During his decade at the helm of one the nations largest healthcare group-purchasing organizations, Premier President and Chief Executive Officer Richard Norling, 62, has been a sometimes controversial figure who will leave an indelible mark on the business of healthcare, said industry professionals responding to last weeks announcement that Norling will step down from his post in June 2009.
I think hes going to be thoroughly missed, and that he played a great role in healthcare purchasing and advancing issues like value-based purchasing and patient safety, said Curtis Rooney, president of the Health Industry Group Purchasing Association, a Washington-based trade group.
Norlings announced retirement has been a while in the making and will allow the Charlotte, N.C.-based GPO, which generated roughly $30.1 billion in purchasing volume in 2007, a significant window of time to find a replacement, said Premier officials in a news release. The company has hired an executive search firm, but is also considering at least one current Premier executive for the leadership position, Norling said in an interview. Theres an internal candidate, Susan DeVore, whom the board has identified.
DeVore, 49, is the companys chief operating officer.
In another GPO management transition announced last week, Irving, Texas-based Novation appointed Jody Hatcher, formerly the companys senior vice president, as interim president. (See story, below.)
Norling became president and CEO of Premier in 1998, one year after joining the company as chief operating officer. His contemporaries describe him as a devoted healthcare professional whose previous experience as a hospital executivehe was president and CEO of Minneapolis Fairview Hospital and Healthcare System prior to joining Premiergave him significant insight into hospitals purchasing needs. He has championed those needs on Capitol Hill, industry professionals say.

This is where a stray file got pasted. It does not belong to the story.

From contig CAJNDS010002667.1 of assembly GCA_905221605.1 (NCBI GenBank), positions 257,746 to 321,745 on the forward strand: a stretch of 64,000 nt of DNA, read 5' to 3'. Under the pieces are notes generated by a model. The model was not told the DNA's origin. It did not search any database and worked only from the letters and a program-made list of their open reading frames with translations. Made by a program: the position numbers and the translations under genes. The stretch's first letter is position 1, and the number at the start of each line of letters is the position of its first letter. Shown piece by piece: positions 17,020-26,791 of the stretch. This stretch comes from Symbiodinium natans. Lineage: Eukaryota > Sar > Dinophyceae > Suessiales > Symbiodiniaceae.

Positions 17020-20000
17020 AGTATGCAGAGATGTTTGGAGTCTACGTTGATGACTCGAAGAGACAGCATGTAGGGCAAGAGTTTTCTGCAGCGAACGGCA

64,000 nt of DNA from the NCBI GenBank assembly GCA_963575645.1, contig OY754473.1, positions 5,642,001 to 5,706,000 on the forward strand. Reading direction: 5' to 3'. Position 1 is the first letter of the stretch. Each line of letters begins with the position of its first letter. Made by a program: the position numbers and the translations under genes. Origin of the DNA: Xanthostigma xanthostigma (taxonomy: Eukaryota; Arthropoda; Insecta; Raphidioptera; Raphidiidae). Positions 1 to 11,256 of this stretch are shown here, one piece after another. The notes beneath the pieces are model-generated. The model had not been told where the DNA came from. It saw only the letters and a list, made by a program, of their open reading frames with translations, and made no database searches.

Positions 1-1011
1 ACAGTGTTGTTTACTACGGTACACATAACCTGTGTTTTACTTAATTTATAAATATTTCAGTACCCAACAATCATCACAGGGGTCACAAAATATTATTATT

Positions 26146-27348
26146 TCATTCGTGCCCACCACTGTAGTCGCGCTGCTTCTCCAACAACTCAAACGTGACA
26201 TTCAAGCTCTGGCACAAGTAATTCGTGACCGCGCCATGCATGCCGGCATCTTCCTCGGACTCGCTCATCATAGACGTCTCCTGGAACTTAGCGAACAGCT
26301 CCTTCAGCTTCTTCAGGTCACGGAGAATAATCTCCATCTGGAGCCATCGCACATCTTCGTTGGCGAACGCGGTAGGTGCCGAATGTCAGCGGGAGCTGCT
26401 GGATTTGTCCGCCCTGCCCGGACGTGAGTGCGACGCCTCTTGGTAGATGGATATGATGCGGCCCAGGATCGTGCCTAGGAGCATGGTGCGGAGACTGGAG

I think he helped healthcare policy officials and vendors understand that group purchasing had to be understood through the scope of patient safety and quality, said Lee Perlman, president of GNYHA Ventures, the GPO for the Greater New York Hospital Association and a regional group-purchasing affiliate of Premier.
Todd Ebert, president and CEO of St. Louis-based GPO Amerinet, said that he has been impressed by Norlings collaborative management style. He was instrumental in working with other industry executives to create a code of conduct, and he has empowered his organization to run the business and work towards strategic goals.
But Norlings career has not been without controversy.
In 2002, Premier and its competitor Novation were targets of a congressional investigation into healthcare group-purchasing practices. The two companies GPO divisions were accused of locking out smaller healthcare-products vendors by awarding sole-source contracts to large vendors who, in some cases, offered personal enticements to GPO officials. Norling, in particular, was criticized for holding on to stock options in the pharmacy benefits management company Express Scripts after going to work for Premier.
Express Scripts was one of Premiers contracted vendors. Norling received the options while a board member for Express Scriptsa position he resigned before becoming a Premier executive. According to news reports, he earned nearly $4 million on the sale of those options in 2001.
But Mark McKenna, who was president and CEO of Novation at the time of the 2002 congressional investigation, said despite the controversy, Norling played a pivotal role in ushering in greater transparency into group-purchasing practices.
Rick in particular stepped up and took a leadership role in creating the Healthcare Group Purchasing Industry Initiative, which was set up to focus on business practices and create greater transparency, McKenna said.
Rooney agreed, saying Norling was one of the first purchasing industry executives to push for a group-purchasing code of conduct.
Norling said he sees a bright future for Premier. He said that the company is well-positioned for overseas growth through partnerships like its recently launched pay-for-performance demonstration project with the U.K.s National Health Service.